Led by younger voters, 43 percent of California voters feel they can’t afford to live in the Golden State. Among voters 18 to 34 years old, 61 percent say they can’t afford to live in California. Voters statewide say 77 – 18 percent that there is a housing crisis in California. That ranges from 72 […]

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California doesn’t have enough land set aside to meet Gov. Gavin Newsom’s housing goals, report says

Among the hurdles Gov. Gavin Newsom will face in his goal to see 3.5 million new homes built across California over the next seven years is that the state hasn’t set aside enough land for that development, a forthcoming report by UCLA concludes. Cities and counties have zoned land to allow for the construction of […]

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Gentrification Is Failing in Los Angeles

Compared to other more traditional cities, such as New York or Chicago, multi-polar L.A.’s gentrification reflects less organic development than massive real estate speculation, supported by public dollars and policy. In a new report on gentrification nationwide co-authored with Karla Lopez del Rio and Chapman University researcher Kenneth Murphy, released by the Center for Opportunity […]

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Changing Prop. 13 Could Worsen Housing Crisis.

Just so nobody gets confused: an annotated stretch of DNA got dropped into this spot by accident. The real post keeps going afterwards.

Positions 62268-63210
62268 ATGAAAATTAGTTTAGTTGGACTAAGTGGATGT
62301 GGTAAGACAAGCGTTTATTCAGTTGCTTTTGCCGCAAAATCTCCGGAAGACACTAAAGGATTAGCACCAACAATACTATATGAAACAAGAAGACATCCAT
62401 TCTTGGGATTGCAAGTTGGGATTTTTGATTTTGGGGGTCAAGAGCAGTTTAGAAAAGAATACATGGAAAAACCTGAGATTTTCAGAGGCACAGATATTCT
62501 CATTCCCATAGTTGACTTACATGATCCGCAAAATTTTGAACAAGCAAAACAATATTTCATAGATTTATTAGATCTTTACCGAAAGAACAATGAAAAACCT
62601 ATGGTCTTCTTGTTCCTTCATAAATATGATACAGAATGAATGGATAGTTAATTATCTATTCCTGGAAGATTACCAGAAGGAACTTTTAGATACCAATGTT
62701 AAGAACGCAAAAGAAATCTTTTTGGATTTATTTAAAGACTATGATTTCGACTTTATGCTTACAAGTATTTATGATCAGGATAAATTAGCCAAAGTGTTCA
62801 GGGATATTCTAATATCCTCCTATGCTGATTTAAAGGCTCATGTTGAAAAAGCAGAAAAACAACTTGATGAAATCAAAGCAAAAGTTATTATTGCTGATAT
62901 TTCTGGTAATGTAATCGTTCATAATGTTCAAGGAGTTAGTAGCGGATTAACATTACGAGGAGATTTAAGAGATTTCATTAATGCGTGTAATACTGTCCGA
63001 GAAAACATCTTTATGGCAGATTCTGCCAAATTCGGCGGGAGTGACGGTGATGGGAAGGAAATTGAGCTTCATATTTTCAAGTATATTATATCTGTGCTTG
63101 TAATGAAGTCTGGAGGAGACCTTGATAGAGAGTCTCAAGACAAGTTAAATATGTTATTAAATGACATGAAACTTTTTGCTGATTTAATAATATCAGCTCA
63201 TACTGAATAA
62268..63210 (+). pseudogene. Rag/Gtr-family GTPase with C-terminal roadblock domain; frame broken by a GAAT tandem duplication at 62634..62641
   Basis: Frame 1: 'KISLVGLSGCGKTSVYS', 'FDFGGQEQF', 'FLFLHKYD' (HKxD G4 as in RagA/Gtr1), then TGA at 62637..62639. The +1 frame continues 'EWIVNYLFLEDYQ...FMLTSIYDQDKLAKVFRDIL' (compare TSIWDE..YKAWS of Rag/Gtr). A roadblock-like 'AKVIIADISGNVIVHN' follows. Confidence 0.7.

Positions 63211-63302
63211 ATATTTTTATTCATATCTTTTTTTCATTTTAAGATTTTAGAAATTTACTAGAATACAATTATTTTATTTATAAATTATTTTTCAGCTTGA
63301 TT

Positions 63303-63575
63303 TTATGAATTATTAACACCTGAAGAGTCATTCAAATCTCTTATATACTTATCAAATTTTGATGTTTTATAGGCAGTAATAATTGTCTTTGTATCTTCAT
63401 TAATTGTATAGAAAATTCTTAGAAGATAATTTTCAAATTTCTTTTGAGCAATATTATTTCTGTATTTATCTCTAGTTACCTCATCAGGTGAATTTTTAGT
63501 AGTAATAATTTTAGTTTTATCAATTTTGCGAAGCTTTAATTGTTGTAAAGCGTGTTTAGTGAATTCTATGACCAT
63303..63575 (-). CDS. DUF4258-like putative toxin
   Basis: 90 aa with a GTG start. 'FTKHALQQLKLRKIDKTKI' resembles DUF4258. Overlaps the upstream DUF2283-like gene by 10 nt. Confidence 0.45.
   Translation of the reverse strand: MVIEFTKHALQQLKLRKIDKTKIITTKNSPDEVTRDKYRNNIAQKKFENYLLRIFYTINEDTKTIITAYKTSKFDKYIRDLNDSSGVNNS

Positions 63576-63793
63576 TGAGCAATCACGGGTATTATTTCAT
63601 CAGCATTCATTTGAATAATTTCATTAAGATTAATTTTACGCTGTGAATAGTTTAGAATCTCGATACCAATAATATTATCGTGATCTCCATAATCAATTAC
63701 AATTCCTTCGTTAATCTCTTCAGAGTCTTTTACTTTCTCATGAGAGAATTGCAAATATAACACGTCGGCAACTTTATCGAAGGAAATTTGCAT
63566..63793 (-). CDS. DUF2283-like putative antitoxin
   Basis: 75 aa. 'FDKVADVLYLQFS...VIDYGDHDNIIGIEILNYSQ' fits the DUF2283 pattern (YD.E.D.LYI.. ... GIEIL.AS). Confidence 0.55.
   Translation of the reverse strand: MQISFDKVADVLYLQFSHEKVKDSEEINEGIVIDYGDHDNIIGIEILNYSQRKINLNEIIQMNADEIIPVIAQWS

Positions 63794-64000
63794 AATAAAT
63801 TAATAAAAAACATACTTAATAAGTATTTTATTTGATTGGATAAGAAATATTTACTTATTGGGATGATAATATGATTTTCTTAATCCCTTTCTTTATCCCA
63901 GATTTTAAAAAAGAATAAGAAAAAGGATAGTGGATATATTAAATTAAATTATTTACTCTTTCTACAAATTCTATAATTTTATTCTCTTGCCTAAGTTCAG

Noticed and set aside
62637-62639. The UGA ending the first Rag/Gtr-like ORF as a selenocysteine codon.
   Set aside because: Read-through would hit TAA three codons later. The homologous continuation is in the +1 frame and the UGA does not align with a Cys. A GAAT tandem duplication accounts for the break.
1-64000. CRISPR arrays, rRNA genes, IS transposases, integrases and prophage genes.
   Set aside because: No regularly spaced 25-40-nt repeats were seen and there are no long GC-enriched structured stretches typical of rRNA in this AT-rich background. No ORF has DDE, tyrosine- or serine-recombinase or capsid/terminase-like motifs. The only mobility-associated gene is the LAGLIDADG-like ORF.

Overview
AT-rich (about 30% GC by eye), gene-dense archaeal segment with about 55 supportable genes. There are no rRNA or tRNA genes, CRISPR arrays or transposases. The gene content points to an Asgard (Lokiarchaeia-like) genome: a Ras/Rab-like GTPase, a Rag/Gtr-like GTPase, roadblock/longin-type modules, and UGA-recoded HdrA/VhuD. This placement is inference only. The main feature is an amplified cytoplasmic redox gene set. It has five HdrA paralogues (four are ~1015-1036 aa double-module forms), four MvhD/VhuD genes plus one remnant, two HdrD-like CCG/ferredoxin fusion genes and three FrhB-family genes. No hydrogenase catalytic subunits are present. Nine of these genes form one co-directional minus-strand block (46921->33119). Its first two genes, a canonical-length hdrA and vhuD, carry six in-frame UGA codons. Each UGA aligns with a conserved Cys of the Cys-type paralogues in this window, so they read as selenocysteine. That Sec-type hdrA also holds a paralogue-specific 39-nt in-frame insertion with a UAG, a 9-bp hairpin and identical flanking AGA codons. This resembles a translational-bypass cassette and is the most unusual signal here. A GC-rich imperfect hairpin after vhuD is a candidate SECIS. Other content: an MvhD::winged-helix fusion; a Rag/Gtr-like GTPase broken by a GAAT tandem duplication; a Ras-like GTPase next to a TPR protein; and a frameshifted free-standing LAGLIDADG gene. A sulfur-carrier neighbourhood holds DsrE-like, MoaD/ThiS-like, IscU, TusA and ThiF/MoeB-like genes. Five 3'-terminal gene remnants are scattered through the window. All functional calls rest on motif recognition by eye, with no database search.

Implementing a split roll would mean that commercial property would be taxed at market value. That would bring in more revenue to schools and local governments. But supporters of the split roll stop the discussion at that point, and fail to discuss the far-reaching consequences of undoing Proposition 13. High housing costs were a constant […]

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Oregon’s Progressive Politicians Want Rent Control for All

Oregon is poised to become the first state to enact statewide rent control. The Democrat-controlled state Senate is considering a bill to cap rent increases at 7 points above the annual increase in the consumer price index. Currently, that works out to about 10% a year. The bill also includes tenant protections, such as prohibiting […]

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Controversial Bay Area Housing Plan Heads to State Legislature

The CASA Compact includes proposals aimed at both spurring new housing construction and protecting existing tenants. Developers would be able to tap into streamlined approvals and tax incentives for more housing projects, and minimum zoning standards would be established around transit stops to increase density. Under the plan, vulnerable tenants would be aided by a […]

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Home Sales Dropped in December; Price Increases Slowed

Home sales tumbled in December to their weakest level since 2015, ending a difficult year at a new low and offering fresh evidence that the housing market could be in for a bumpy ride in 2019. Some of the same forces that pounded global financial markets in the fourth quarter caused home buyers to pull […]

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The high price we pay for low-rent housing

Residents of Cascade Village, whose rent payments are subsidized by the federal government, will be moved into temporary quarters while their apartments, about 750 square feet each, are spiffed up with remodeled kitchens and bathrooms and new appliances, plus handicapped access. That’s good news for them, certainly, but it raises a serious issue: Why is […]